“I think we needed this year break. We need to sort certain things out. Like, two months ago it looked as though we weren`t ever going to record again – and now at least we`ve made another record. And I really want to get back on the road.
“I just don`t feel I`m in a group unless we`re playing on the road. It feels like you`re just another session man.”
He pauses, having said his piece.
“Want a cup of tea?” he inquires politely.
Snippets of Daltrey`s rap keep flashing up on the brain`s screen like trailers at the cinema. And it could just be possible that`s yet to come.
At intervals he`s made oblique, but apparent, references to some kind of internal problems other than musical that are having a detrimental effect on The Who`s well-being.
Something seems greatly amiss.

But as the mugs of tea are handed round – and you`ll be glad to know Centaurs do have sweet teeth, because Daltrey started to crunch sugar cubes. Roger seems reticent to divulge the relevant information.
“There`s just certain things going down at the moment,” he does proffer, not particularly helpfully. “You`ll probably hear the whole story in about two month`s time.”
Can`t we hear it now?
“I can`t. There`s a lot of litigation going on between our record company and our management and everything else.”
A clue. But not exactly a scoop.
With a little gently prodding he does, however, begin to open up, revealing in unguarded terms there is, er, disagreement between the Who and their management.
“If we were free now to do what we wanted to do we`d have our record out in the first week of October and we would be touring England in the third week of October and the first week of November. And we`d be off to the States in the second week of November, then back here for some Christmas shows.” He comes out with a series of anecdotes which, due to the laws of libel, I can`t repeat. Worse luck.
“If the record doesn`t come out I don`t know what`s going to happen.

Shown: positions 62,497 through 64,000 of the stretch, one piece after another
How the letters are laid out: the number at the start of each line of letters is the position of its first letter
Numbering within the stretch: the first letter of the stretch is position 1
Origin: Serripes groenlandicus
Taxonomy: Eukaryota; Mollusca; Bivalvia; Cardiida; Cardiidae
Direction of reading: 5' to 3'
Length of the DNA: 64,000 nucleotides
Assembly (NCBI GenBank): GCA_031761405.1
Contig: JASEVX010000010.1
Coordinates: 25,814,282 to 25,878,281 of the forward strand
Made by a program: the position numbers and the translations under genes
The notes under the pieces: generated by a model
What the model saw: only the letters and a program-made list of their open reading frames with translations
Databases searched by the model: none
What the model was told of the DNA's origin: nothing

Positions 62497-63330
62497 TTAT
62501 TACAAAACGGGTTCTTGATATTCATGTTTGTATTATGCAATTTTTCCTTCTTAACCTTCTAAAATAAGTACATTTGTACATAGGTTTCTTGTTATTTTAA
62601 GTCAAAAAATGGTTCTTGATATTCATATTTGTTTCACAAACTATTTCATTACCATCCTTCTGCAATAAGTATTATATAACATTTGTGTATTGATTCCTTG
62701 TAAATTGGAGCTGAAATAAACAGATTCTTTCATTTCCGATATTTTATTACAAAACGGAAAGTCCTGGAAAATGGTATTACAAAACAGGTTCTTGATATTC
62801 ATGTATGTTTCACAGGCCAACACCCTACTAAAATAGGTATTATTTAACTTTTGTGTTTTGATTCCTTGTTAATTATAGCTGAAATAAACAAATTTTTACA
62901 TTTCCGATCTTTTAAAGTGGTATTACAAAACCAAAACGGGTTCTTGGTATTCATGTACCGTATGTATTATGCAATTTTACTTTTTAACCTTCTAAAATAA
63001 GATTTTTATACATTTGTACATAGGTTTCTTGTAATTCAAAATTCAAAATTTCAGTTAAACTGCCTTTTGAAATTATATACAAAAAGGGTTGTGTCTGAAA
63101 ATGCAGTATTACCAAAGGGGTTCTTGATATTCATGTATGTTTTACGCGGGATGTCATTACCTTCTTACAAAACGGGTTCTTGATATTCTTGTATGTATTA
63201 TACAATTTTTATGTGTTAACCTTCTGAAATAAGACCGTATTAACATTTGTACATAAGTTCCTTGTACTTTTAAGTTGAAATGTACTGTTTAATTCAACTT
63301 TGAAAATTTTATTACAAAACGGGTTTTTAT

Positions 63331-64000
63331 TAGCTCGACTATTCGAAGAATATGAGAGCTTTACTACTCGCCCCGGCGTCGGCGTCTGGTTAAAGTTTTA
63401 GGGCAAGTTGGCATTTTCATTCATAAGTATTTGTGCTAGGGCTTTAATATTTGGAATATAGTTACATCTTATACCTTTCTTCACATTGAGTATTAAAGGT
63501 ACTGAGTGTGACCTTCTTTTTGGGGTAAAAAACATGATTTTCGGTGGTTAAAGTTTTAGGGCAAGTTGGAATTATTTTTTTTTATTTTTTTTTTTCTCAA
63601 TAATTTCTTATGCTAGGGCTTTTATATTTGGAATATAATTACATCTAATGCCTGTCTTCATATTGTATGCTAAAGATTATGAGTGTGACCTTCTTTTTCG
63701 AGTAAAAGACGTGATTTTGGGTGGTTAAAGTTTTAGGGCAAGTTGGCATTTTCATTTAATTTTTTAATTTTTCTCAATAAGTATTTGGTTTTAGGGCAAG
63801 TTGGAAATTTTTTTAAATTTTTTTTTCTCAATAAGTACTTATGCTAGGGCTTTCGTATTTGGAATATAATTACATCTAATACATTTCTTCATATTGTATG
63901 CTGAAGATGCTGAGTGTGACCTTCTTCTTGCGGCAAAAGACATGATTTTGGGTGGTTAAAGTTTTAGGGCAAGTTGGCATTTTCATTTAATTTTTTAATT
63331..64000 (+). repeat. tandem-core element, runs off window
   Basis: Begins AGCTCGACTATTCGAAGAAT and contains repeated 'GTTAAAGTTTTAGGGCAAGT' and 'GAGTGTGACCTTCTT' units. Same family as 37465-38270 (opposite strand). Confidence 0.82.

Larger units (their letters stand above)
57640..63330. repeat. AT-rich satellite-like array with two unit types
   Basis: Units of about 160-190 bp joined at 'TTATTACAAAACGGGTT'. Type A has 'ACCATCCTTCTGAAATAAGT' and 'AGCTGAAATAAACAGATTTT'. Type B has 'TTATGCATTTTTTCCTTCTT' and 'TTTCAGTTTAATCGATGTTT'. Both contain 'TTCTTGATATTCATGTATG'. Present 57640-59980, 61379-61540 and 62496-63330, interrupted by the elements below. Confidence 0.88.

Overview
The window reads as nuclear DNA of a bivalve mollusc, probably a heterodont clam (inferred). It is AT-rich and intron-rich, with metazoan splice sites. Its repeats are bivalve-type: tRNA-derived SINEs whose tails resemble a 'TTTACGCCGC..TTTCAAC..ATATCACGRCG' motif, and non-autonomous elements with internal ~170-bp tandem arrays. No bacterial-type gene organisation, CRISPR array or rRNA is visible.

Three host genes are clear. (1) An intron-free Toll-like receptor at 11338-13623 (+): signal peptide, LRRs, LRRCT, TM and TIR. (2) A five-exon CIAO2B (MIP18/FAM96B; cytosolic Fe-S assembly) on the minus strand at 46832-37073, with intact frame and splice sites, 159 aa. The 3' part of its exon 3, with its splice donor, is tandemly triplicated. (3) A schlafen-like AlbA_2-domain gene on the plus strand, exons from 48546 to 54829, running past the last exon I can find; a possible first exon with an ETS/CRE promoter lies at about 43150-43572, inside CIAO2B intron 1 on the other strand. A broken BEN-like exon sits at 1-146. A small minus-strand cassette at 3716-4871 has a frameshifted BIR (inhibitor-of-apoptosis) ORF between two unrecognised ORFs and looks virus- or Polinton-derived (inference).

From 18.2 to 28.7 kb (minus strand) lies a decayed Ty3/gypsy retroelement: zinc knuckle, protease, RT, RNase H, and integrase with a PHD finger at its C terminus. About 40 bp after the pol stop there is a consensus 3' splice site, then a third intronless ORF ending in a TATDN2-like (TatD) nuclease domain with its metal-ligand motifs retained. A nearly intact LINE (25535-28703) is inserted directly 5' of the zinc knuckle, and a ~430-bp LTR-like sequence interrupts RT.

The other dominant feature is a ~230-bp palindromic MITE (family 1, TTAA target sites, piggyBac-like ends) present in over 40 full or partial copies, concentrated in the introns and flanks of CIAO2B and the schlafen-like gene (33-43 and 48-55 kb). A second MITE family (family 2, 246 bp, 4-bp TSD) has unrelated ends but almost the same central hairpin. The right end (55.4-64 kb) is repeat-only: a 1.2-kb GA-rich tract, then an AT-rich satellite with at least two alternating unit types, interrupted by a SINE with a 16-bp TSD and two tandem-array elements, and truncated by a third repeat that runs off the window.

“We could still tour – but we wouldn`t tour with a new act because it`s hopeless trying to play people unfamiliar material. It`s like, the worst thing any band can do. Even if it`s vaguely familiar. Like Elton John at Wembley playing `Captain Fantastic`.
“It didn`t work.

 

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“I wouldn`t mind touring with the old stuff. But that`s what it`ll have to be.”
Any dates pencilled in?
“There are, but I can`t even talk about them because it`s so vague at the moment.
“Maybe it will sort itself out and it`ll go ahead, but I can`t really see it somehow. It`s probably gonna be December before we actually get on the road. The way things are going, and the lack of decisions and various things.”
Christ. Some Main Feature, huh?
Going back to That Townshend Feature – and considering all Daltrey has just said – it does seem somewhat unfair Peter Meter should blame Daltrey`s involvement in “Lisztomania” for holding up the recording of the new album. Which he did.
“Obviously he doesn`t want to talk about these other problems in the Press,” suggested Roger quite rationally. “I do it reluctantly, but I suppose it`s got to come out at one time.
“I can see if it does happen then I`m gonna come out as The McCartney Of The Piece. But there again, what do you do? You can`t live on lies forever. But the last thing in the world I want to do is break The Who up. Anything I can do to stop that happening…I`ll do.
“Now The Who have acted.” (Daltrey`s referring to the legals). “But I don`t know how long I could have gone on without them acting. I really don`t.

“If the legal hassles hadn`t been going on, yeah, then Liszt would have held up The Who recording for three months. Which isn`t a long time.
“I know it was a drag for The Who, and I don`t ever really want it to happen again. But there was nothing I could have done about it.
“As it`s worked out, it didn`t really matter anyway.”
Perhaps at this stage it`d be useful to clarify one or two other matters with so many insinuations whizzing around. Roger, how important is The Who to you then?
“Obviously very important,” he responds immediately. “I mean it`s part of me life, and it`s the last ten years of me life.
“I can accept the fact now it`s not going to go on forever. That`s for sure. You do start to see the boundaries. But I just don`t ever want to give up.
“The Who comes before anything really. It didn`t come before Liszt but it was a group thing. I said, `What do I do?`
“I think Liszt will do The Who good as well. That`s one of the main things in my mind about it, because people – especially in the States – are gonna start thinking I`m Tommy. And I`m not Tommy. I don`t think `Tommy` is – The Who`s best piece of work.